A Look Back at Governor Christie’s First Year
- As a candidate for governor, Chris Christie expressed support for a strengthened state planning process, pledging to improve interagency coordination, discourage suburban sprawl and focus all existing incentive programs on urban revitalization.
- Christie’s urban platform called for providing affordable, quality housing for those who need it most; making cities attractive to business and job growth; improving the quality of inner-city schools and expanding educational opportunities; and improving public safety and cutting violent crime.
- Since taking office one year ago, Christie has necessarily focused most of his attention on the state’s finances, which have been battered by the lagging economy. While his administration has taken some recent steps to elevate the role of state planning in promoting economic development, most of his urban agenda has not yet made the transition from campaign platform to public policy.
Some Progress on State Planning, Less on Urban Revitalization
In his responses to New Jersey Future’s Smart Growth Questionnaire[.pdf] in the fall of 2009, candidate Chris Christie vowed that, as governor, he would take a “holistic view” of state planning, rather than allow state agencies to proceed with their own, sometimes contradictory, policy initiatives. He promised to restore the Office of State Planning to a “leadership role” that would support county planning agencies and municipal planning efforts. “Under my leadership,” he vowed, “the Office of State Planning will be an advocate for meaningful planning in all offices across the state.”
In the year since Christie took office, the Office of State Planning (which had been re-christened the Office of Smart Growth under Gov. James McGreevey) has been renamed the Office of Planning Advocacy, and moved from the Department of Community Affairs to the Department of State, headed by the new lieutenant governor. (New Jersey Future has long advocated moving the office to a neutral location as a way of restoring its independence.) In addition, the administration recently filled several vacancies on the State Planning Commission, and has shown interest in revitalizing the state planning process as a vehicle for creating jobs and promoting economic development.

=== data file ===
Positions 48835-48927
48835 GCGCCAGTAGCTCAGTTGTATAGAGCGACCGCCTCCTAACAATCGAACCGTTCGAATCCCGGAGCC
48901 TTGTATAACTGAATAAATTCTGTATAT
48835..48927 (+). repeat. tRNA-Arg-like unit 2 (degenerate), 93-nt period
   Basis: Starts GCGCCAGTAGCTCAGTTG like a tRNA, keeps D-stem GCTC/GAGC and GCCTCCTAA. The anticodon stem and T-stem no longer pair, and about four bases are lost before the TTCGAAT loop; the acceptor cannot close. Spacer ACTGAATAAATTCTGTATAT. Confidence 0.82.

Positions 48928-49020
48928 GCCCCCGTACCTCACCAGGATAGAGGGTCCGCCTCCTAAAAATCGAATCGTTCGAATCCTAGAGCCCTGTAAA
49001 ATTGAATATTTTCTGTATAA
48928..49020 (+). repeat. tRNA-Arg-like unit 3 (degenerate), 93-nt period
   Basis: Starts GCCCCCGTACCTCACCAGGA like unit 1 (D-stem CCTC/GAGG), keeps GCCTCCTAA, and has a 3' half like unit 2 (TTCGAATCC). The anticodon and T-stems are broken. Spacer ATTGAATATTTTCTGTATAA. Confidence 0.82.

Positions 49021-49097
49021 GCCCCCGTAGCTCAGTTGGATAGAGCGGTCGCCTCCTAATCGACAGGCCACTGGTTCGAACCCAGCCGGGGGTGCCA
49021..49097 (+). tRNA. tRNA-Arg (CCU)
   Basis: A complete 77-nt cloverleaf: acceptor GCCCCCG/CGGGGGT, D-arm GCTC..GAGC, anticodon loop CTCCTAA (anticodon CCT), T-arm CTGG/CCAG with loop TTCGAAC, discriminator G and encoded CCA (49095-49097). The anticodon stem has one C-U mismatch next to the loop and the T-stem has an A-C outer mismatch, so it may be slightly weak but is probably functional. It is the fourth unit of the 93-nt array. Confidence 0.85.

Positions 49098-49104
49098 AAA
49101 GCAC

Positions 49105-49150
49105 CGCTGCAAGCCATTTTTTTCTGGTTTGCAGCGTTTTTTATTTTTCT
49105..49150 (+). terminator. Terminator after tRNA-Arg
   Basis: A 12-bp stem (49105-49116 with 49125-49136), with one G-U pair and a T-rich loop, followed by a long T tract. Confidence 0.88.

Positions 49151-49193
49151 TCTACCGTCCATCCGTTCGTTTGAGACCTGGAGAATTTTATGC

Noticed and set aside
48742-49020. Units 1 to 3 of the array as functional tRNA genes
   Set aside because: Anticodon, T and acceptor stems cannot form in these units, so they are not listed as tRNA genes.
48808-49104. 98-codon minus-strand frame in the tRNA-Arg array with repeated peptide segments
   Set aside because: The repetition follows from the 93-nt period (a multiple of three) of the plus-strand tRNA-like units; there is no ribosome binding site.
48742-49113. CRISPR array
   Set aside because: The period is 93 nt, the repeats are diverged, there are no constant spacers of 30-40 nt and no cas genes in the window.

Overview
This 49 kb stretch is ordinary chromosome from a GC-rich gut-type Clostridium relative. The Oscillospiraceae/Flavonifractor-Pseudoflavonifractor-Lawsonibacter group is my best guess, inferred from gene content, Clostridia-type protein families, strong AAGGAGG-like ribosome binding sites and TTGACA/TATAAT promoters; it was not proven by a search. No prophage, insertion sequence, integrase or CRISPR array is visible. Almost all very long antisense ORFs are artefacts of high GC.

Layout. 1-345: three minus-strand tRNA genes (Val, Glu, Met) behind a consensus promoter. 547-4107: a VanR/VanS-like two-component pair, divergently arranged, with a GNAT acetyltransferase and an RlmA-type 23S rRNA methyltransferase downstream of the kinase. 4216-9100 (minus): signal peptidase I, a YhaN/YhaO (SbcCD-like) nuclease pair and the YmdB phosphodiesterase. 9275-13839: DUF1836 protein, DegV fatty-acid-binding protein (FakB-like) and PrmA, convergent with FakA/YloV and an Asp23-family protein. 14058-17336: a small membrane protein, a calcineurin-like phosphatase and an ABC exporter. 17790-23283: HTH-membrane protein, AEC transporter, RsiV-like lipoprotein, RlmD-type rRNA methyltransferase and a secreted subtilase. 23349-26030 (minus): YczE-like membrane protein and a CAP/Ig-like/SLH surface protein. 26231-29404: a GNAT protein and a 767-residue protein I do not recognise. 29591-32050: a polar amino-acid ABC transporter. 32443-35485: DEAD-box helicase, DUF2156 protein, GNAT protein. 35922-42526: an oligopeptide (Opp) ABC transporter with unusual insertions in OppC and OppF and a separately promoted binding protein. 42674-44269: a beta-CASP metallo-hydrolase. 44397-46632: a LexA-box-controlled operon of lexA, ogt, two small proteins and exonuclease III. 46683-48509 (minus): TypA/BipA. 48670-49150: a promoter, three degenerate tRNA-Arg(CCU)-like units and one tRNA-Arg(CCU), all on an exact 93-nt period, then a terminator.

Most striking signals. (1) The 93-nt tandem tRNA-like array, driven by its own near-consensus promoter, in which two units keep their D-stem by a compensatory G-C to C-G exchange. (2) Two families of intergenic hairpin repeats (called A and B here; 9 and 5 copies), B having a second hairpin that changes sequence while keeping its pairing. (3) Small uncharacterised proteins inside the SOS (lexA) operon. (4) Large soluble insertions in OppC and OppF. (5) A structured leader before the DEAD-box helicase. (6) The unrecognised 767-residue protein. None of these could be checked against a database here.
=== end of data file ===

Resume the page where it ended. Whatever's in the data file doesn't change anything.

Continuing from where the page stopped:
Whether future efforts along these lines will embrace the smart growth principles of the State Development and Redevelopment Plan remains to be seen. Meanwhile, Christie has an opportunity to make good on another of his smart growth promises — to provide “incentives for developers to restore existing buildings” — if he signs a measure recently approved by both houses of the Legislature that would provide tax credits for certain costs of rehabilitating historic properties.
While Christie has continued as governor to emphasize the theme of school choice, a cornerstone of his campaign document “Bringing Back Our Cities,” some of the other, loftier initiatives described in that document have failed to materialize. For example, there has been no movement on a plan for combining various existing economic incentive programs under “Garden State Growth Zones,” then implementing tax and regulatory policies in designated zones to encourage new private investment and jobs. Nor has there been any further mention of the “First Houses” program, aimed at directing new housing to “areas where rapid growth is most appropriate and desirable — in our revitalized urban areas and transit hubs.”
To be sure, untangling the red tape that often snarls urban development and redevelopment projects has been a priority of the Christie administration. And the governor has continued the Urban Transit Hub Tax Credit program, which provides incentives for businesses planning a large expansion or relocating to one of nine designated transit hubs. These efforts, however, fall far short of the comprehensive restructuring of tax and regulatory incentives contemplated in “Garden State Growth Zones,” and the targeted housing policies embodied in the “First Houses” program. Meanwhile, a sharp reduction in state municipal aid has dimmed the prospects for revitalization of urban areas, and the governor’s decision to scrap the ARC tunnel has stunted the economic growth potential of the state’s transit hubs.
Of course, one year does not a governorship make. While it would be easy, given events that unfolded in 2010, to hold up any number of Christie’s 2009 campaign promises to closer scrutiny (his call for reducing our dependence on automobiles via “expanded mass transit systems,” for example), it is clear that economic conditions and budgetary constraints have so far precluded him from rolling out some of the ambitious initiatives he championed as a candidate. In the coming year, however, bold action will be needed to transform New Jersey’s economy, rather than merely helping it track the nation’s plodding recovery. The governor could effect this transformation by kicking off a strategic state planning effort that builds on key assets, including our cities and transportation system, with the kind of coordinated state agency spending and programs he described so eloquently in his campaign.